Embracing indigenous seeds for climate change adaptation in Uganda
Climate change severely threatens Uganda’s rain-fed agriculture, impacting smallholder farmers. Frequent dry spells, floods, high temperatures, pests, and diseases worsen vulnerability, especially among marginalized groups. Yet, indigenous seeds, adapted to local environments over generations, hold immense potential for climate resilience. SEATINI’s Programs and Communications Manager Herbert Kafeero share experiences on the experience of using indigenous seeds in climate adaptation in the country.
Uganda’s agriculture sector is highly vulnerable to climate change, with smallholder farmers facing significant challenges due to the changing climate. Such effects as dry spells, floods, high temperatures, and increased pests and diseases are causing reduced productivity, loss of crops and damages, and low sector performance. Particularly vulnerable are women, youth, refugees, and host communities that rely on subsistence farming for their livelihoods. In the face of this harsh reality and uncertainty, the importance of indigenous seeds that have adapted to local environments cannot be overstated.
Indigenous farmers in Uganda have a long history of saving, managing, and propagating local seed varieties within their communities. This informal seed system, known as the Farmer Managed Seed System (FMSS), is built on the rich biodiversity of the landscape, and the traditional seed varieties have stood the test of time, being well-adapted to the local environment. However, climate change, mono-cropping, declining interest in agriculture, and the introduction of hybrid seed varieties have contributed to the gradual decline in traditional seed varieties.
Preserving biodiversity, promoting food sovereignty and climate resilience
Indigenous seed systems are facing threats from corporations gaining intellectual property rights over seeds, restricting the rights of smallholder farmers and Indigenous Peoples to save, use, exchange, and sell their seeds. Contamination by genetically modified organisms (GMOs) and the patenting of genetic sequences have also undermined peasant seed systems. Agricultural modernization, privatization of natural resources, and the concentration of corporate power in the seed industry have contributed to the decline of collective local management of plant genetic resources, posing a threat to conservation and sustainable use.
The United Nations’ Food and Agriculture Organization has warned against the increased use of hybrid seeds, considering them a threat to indigenous varieties and local genetic heritage. “Protecting and promoting peasant and Indigenous Peoples’ seed systems is essential to safeguarding the fundamental right to food and nutrition, as well as preserving the communities’ rapidly decreasing biodiversity. Indigenous seeds, which have evolved over thousands of years to adapt to rises in temperature and drought, hold immense potential for climate change adaptation and food sovereignty in the country.” States Ms. Jane Nalunga, ED, SEATINI Uganda.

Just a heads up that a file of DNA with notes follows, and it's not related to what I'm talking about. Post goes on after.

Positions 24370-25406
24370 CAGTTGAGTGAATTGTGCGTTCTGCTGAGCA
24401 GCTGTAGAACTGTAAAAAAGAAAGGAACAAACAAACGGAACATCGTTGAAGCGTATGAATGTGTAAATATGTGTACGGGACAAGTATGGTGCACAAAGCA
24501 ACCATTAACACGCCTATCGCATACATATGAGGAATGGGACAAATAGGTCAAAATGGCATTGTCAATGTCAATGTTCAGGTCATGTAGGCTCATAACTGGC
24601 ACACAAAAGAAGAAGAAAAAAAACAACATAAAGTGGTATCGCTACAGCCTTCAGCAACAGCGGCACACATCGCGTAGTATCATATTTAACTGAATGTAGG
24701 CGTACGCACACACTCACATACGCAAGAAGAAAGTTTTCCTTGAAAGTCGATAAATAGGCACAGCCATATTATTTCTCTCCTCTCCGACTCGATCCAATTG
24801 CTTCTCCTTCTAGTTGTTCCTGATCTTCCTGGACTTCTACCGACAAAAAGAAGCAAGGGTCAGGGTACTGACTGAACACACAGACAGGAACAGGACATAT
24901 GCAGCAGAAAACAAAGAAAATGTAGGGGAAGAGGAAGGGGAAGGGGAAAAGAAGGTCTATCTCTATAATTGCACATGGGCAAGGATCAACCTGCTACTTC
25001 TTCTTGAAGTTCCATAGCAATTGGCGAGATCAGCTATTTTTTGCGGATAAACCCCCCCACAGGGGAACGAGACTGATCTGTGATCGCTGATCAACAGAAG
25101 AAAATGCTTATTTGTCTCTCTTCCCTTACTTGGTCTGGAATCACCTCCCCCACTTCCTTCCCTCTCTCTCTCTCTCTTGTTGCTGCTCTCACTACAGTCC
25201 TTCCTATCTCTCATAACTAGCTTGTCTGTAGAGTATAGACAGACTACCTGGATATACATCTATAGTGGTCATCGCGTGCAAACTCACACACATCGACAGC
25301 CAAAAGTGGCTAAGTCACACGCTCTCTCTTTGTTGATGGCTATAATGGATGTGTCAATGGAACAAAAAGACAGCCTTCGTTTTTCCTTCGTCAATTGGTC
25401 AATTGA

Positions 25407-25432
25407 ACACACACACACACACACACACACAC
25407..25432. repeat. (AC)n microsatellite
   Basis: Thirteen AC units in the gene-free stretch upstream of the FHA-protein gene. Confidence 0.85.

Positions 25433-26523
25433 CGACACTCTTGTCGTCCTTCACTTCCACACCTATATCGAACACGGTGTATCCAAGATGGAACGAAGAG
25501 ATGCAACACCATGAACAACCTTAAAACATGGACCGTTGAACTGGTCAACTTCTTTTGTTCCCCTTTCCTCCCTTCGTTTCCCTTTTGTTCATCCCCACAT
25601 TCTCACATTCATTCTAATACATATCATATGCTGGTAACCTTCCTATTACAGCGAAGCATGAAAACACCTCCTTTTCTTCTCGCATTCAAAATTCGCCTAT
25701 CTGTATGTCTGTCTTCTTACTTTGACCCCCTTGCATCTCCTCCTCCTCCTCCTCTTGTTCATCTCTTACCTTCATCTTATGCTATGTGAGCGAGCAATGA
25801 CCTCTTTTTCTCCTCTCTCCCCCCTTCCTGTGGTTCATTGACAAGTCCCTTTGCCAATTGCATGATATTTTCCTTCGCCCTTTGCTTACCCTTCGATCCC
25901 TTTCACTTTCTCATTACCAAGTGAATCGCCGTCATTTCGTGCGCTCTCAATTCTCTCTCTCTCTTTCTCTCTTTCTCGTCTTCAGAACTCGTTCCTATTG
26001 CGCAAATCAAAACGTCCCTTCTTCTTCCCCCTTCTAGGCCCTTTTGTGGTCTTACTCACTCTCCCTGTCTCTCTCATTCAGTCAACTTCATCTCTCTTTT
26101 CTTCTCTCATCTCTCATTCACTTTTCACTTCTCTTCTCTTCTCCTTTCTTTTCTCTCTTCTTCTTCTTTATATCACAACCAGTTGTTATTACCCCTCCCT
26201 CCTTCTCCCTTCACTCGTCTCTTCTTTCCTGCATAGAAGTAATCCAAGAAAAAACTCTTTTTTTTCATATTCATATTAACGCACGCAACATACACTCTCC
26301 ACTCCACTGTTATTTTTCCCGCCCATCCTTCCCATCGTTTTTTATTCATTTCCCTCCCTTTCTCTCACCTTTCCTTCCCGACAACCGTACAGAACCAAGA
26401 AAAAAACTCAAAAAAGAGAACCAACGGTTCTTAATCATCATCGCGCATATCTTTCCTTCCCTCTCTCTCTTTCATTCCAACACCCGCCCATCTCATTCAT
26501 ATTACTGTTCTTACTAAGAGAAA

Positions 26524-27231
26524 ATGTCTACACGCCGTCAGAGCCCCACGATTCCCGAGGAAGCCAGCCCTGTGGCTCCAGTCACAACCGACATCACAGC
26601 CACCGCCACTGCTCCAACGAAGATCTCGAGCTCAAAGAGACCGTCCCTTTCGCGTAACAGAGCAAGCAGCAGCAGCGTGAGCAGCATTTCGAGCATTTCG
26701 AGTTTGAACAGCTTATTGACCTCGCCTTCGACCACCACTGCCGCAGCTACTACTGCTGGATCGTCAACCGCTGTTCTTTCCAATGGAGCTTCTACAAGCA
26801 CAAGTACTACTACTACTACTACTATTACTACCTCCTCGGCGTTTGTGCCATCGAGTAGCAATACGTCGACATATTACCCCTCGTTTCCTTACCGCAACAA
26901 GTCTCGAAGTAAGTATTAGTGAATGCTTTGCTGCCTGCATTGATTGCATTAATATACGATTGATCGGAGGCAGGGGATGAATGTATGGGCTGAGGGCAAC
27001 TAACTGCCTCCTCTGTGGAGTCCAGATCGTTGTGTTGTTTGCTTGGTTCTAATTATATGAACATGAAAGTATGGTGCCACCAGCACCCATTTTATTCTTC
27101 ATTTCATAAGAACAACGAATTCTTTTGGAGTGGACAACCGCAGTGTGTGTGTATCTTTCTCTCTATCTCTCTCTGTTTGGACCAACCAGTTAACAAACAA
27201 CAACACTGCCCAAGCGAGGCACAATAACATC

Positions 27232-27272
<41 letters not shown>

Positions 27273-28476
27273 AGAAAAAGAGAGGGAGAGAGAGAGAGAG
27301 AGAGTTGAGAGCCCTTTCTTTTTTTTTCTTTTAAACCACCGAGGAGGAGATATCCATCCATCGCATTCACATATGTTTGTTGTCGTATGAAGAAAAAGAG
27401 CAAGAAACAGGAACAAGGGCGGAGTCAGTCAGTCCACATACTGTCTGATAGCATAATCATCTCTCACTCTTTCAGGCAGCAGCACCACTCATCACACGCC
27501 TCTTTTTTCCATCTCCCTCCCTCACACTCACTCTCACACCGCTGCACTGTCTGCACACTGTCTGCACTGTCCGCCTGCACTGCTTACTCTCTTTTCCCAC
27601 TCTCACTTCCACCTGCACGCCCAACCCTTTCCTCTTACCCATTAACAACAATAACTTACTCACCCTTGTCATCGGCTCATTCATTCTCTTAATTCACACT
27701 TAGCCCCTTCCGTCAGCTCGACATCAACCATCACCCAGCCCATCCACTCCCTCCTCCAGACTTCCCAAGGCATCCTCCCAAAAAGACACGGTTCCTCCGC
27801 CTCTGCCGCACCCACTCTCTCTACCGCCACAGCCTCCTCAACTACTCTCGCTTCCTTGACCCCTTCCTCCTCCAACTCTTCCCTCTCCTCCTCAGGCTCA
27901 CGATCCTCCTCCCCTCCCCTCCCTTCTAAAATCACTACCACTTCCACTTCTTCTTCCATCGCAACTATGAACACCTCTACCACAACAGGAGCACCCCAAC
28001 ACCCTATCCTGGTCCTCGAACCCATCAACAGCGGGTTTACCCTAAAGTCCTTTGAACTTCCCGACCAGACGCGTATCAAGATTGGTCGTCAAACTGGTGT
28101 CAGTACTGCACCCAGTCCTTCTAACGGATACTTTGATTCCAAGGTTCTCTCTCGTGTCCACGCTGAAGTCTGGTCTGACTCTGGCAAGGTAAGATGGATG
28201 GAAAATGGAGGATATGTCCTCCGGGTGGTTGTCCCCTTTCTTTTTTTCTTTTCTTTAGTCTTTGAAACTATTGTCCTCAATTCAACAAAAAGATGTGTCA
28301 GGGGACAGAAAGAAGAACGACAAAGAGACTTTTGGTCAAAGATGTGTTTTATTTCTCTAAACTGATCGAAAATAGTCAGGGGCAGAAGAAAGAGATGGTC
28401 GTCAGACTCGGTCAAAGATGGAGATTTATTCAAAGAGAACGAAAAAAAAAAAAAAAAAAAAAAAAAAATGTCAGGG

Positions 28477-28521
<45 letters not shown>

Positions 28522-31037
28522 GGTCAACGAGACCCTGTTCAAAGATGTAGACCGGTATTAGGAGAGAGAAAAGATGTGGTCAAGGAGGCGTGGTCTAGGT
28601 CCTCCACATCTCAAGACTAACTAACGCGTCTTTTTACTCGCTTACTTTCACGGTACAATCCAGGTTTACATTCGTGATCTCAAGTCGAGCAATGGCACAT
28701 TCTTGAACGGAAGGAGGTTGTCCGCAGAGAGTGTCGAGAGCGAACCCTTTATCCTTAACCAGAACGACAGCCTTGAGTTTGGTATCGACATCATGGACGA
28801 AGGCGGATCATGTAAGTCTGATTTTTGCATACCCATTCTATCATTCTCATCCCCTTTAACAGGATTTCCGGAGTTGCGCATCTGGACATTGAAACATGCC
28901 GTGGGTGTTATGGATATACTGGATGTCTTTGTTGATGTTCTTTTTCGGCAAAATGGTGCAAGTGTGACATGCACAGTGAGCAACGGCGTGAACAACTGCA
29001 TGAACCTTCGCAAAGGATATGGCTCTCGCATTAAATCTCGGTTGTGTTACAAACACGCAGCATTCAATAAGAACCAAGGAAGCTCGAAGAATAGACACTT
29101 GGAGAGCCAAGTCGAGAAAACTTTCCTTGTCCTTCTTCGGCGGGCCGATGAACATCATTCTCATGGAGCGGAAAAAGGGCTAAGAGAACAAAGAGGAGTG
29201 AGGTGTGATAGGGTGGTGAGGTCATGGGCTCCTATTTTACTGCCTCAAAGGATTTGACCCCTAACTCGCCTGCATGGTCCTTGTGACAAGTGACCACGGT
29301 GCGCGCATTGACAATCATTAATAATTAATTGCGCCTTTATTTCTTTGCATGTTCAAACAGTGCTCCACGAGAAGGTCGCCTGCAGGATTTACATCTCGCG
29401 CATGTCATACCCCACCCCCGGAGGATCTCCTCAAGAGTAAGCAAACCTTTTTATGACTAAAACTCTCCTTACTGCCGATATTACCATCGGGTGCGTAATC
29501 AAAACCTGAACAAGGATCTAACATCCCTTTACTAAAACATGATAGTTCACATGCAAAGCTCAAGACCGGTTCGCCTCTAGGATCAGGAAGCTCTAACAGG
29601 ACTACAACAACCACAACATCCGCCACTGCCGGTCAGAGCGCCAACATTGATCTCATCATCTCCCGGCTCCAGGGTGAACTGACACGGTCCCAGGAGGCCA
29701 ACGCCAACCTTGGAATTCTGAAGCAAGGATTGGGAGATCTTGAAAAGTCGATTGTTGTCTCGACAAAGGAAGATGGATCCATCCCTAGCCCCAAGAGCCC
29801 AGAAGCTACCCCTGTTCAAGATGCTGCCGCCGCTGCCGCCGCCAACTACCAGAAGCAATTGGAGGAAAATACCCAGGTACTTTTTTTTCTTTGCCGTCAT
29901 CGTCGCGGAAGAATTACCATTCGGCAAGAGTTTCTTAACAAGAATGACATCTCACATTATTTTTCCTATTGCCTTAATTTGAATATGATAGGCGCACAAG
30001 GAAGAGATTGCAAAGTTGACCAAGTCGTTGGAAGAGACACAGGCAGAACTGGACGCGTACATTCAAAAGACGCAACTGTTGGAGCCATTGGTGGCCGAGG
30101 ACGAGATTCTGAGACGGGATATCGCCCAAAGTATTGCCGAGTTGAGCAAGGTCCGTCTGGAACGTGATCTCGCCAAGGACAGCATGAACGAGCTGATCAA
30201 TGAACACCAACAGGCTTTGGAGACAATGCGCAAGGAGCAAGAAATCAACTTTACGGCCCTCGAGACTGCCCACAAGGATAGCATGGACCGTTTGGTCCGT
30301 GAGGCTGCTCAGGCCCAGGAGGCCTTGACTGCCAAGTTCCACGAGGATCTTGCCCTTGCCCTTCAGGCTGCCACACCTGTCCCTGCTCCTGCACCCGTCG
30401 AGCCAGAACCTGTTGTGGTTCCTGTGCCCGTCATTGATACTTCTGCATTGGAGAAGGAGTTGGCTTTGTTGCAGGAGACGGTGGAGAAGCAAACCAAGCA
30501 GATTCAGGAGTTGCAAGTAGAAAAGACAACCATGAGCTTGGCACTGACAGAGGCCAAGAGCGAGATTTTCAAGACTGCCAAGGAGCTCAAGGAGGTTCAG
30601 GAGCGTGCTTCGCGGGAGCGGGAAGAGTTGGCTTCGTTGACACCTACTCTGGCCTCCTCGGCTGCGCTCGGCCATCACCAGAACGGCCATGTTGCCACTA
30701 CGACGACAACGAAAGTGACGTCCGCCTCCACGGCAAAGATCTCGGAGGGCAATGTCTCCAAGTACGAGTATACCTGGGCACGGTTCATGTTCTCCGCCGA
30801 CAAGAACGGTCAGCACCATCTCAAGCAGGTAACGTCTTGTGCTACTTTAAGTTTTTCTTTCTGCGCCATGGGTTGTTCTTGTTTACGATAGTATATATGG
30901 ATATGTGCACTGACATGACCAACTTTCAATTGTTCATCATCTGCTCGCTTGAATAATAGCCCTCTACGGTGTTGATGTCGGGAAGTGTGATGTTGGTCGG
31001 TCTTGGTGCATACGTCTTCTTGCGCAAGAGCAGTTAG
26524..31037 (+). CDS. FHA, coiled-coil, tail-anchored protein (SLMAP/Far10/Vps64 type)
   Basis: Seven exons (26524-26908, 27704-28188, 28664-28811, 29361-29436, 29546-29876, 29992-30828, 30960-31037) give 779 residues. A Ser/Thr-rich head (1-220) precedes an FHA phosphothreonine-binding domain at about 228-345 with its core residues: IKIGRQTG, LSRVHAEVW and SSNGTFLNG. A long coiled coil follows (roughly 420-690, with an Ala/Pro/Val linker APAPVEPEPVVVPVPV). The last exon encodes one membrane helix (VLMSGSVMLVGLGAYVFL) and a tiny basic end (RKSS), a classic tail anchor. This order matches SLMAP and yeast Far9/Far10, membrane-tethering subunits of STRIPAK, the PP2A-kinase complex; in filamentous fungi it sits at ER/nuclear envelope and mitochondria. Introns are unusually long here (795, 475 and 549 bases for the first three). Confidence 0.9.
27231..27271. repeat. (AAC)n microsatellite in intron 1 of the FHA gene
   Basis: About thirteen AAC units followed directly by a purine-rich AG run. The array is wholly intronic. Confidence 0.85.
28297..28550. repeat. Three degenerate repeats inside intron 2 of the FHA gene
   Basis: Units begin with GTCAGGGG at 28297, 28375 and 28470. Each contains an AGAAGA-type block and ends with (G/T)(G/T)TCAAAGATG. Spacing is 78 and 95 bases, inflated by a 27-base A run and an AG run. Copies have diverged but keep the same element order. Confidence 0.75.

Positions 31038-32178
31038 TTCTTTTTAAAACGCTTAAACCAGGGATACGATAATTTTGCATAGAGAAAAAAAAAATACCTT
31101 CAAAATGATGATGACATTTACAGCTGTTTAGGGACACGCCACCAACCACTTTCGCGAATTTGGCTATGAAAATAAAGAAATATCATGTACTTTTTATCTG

Indigenous seeds can be saved by smallholder farmers for the next planting, as they reliably produce true copies. Indigenous seeds also require less water compared to hybrid seeds and do not negatively impact soil health and the environment. “Reviving community seed banks can play a crucial role in facilitating the revival and distribution of traditional and stress-tolerant crops and varieties, ensuring their preservation and availability for future generations.” Ms. Nalunga, reiterates.
Moreover, indigenous seeds have the potential to serve as a vital resource for climate change adaptation in Uganda’s agriculture sector. The Government of Uganda and other African governments need to take action to protect and promote peasant and Indigenous Peoples’ seed systems through immediate enabling actions and planning for short, medium, and long-term responses. Investments in farmer-managed seed systems, an enabling policy environment, and political goodwill are crucial to enable communities to adapt to climate change. Ms Nalunga emphasizes while also calling on all players to take their position to save the indigenous seeds. By preserving and utilizing indigenous seeds, Uganda can safeguard its food security, protect biodiversity, and build resilience in the face of climate change.
SEATINI Uganda is a strategic partner of ABN, being one of the 21 partners collaborating in a project that focuses on conserving biocultural diversity by strengthening community resilience and ecosystem services, with financial support from SIDA.
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